Friday, July 8, 2016

7 Quick Takes Friday


All my children know that rubbing alcohol removes permanent (Sharpie) pen from just about any surface. "Get the rubbing alcohol down, Mama!"


One early morning, when I was groggily drinking coffee with three of five children snuggling with me on the couch, I sent the three-year-old to retrieve a book for me to read him but, as he got to the basket, he said rather calmly, "Mama, there is a mouse here."

The mouse

It is a good thing to have a nine-year-old boy, and I feign that I am, not so much being a ninny myself, but am training him for the future when I instruct him to go get a new mouse trap, load it with peanut butter, and come back to lay it in place.

Of course, when the mouse just sat there, moving no more than about a centimeter at a time, I realized that he must have been sick or injured.

So, then I had John retrieve a Tupperware and place it over the mouse, who didn't even run away.

After another sibling was woken up to view this excitement, they all observed the mouse for a while before I carried it outside to dispatch it. (I must really love my husband, who I was letting sleep in after about a week on the road and very late nights, or he would have been fulfilling his normal Mouse Duty.)


Meals of the Week 

. . . shared to show that "My career is homeschool mother, not gourmet chef!"

  • Saturday
    • Home late from hiking, so had to scrap my planned dinner and assemble randomly frozen 'popcorn chicken' and boxed macaroni and cheese for the kids, a microwave burrito for me, and a chicken-and-bacon thing for Chris (frozen from Costco).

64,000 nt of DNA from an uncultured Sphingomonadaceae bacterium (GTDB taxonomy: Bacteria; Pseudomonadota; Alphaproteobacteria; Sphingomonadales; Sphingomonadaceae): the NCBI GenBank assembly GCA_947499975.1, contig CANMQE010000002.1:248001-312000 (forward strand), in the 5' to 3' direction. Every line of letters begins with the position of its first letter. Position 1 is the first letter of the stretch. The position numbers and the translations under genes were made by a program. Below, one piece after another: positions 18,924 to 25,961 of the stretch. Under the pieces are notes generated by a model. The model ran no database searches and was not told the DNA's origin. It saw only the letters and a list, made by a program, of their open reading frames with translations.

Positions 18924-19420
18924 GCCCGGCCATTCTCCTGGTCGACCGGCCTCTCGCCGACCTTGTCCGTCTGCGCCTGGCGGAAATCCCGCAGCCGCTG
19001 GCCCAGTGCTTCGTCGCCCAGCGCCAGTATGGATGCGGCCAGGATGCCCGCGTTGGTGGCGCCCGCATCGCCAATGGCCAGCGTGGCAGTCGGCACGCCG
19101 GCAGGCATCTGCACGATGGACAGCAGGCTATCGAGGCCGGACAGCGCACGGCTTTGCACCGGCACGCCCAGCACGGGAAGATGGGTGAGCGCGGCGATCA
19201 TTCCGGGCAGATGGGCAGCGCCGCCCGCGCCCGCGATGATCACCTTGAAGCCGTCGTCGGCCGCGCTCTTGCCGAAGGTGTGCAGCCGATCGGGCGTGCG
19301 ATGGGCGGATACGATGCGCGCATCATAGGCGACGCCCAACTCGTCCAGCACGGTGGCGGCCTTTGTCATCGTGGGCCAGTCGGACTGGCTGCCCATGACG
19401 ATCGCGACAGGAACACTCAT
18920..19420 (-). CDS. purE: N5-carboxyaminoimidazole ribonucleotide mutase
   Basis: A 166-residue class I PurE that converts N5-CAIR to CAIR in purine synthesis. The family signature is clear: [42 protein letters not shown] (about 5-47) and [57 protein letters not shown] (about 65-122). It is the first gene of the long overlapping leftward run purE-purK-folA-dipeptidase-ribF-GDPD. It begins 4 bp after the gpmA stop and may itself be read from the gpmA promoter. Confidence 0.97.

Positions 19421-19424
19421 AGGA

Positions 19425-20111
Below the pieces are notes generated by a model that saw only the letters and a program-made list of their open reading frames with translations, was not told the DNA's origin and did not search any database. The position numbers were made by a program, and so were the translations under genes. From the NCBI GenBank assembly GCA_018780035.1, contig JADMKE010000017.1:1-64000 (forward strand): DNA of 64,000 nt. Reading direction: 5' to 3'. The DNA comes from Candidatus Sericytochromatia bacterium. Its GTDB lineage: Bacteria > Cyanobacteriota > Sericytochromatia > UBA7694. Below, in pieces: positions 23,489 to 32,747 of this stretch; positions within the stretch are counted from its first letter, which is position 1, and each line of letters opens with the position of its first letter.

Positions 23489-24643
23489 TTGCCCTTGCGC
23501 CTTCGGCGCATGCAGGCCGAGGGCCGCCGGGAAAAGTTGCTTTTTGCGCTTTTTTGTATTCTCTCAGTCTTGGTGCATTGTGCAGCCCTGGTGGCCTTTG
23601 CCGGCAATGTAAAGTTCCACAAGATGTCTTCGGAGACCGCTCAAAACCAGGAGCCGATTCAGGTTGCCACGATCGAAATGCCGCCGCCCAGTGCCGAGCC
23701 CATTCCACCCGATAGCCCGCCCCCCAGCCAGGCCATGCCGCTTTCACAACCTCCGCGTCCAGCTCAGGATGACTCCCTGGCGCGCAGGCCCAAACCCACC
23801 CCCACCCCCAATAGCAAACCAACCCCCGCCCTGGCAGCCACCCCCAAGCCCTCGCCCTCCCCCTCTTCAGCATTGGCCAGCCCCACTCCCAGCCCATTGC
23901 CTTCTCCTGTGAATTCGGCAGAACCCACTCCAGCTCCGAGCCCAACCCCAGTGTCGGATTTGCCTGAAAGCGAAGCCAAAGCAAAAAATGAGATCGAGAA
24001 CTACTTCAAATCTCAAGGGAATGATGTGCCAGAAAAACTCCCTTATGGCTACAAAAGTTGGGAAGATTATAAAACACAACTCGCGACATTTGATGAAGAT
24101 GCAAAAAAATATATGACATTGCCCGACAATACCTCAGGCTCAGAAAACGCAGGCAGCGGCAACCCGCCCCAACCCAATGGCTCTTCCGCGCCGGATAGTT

• Sunday
    • I can't remember . . . 
  • Monday (Independence Day)
    • Party at a friends' home
  • Tuesday
    • Hot dogs
  • Wednesday
    • Pizza at home (I can't call it "homemade pizza"--what do you call those premade shells and sauce one buys and assembles at home? Home-Assembled Pizza?)
  • Thursday
    • Taco night
  • Friday
    • Planned: Quiche, sauteed mushrooms, green salad--none of which the children will eat, so who knows what entire second meal I will cook.


Josey (3) treasures his Spiderman tricycle--not that he even knows who Spiderman is--which I bought for two dollars at a garage sale. He values it so and he calls it his "motorcycle."

One day this week, while he was snuggling with me upon his waking up from a nap, he said, "For my birthday, I want a new motorcycle--a Batman motorcycle" (not that he has any idea who Batman is, either).

I threw out an affirmation ("Oh, you would like a new motorcycle") followed by a few evasions such as, "We'll see," and "You have a good motorcycle already."

Then he said, "If you give me a new Batman motorcycle, I want you to write my name on the back."

"Oh? You want me to write JOSEY on it?"

"I want you to write 'JOSEY LOVES MAMA' on it!"

And then my heart melted into a puddle . . . Is this how a mother feels when her tough biker son gets a tattoo of her name on his muscular bicep?


Family Books of the Week (in progress or completed)

  • Read-alouds
    • "Little Pictorial Lives of the Saints" (Loreto Publications, originally published 1894)
    • "Daniel Boone, Wilderness Scout" by Stewart Edward White (1922)--quite interesting so far and quite academic for youth, e.g., 20 pages written on the mechanics of rifles
    • "The Jungle Books" by Rudyard Kipling (1894)  (audio CD)--finished. I'd never read more than the well-known Mowgli story, so it was neat to listen to the entire collection. My favorites were "Rikki-Tikki Tavi" and "Her Majesty's Servants."
    • "The Bronze Bow" by Elizabeth George Speare (1961) (audio CD)